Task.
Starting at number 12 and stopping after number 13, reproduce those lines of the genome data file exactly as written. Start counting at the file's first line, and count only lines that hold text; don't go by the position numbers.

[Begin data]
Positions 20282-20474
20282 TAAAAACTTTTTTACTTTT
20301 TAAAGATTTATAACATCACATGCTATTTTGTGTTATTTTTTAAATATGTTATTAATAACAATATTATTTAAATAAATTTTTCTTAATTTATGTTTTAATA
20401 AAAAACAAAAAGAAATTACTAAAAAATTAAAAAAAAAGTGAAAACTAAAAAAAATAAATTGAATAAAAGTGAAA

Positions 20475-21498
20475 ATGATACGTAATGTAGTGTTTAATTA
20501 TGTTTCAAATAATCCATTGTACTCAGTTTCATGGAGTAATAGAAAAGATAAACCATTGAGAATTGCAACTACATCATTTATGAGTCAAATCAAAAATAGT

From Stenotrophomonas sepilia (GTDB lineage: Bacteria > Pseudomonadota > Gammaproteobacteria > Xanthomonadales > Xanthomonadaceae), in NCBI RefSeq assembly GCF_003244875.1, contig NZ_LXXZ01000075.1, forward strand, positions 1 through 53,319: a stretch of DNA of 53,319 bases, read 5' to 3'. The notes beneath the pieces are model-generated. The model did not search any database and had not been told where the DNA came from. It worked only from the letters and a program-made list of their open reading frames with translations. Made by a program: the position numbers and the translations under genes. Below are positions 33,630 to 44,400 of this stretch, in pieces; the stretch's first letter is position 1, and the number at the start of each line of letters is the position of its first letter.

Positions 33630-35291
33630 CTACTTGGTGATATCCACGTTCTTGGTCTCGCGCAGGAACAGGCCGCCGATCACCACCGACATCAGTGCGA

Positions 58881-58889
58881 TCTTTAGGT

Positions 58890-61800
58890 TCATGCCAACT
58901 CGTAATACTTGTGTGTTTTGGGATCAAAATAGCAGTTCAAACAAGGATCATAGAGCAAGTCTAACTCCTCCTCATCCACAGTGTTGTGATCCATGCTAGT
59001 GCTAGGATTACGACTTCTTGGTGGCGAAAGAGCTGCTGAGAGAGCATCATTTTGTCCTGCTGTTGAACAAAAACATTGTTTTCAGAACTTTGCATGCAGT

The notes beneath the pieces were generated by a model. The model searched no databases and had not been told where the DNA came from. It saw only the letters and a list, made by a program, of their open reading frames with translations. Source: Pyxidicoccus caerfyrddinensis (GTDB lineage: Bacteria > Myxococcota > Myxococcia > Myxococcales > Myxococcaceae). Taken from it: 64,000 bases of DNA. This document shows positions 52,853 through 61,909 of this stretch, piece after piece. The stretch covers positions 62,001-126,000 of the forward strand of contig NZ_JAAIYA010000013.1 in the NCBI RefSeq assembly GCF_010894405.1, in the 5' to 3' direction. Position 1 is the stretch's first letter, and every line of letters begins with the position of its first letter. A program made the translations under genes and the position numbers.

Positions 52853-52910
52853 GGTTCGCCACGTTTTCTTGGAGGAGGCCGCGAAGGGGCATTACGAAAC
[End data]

58881 TCTTTAGGT

Positions 58890-61800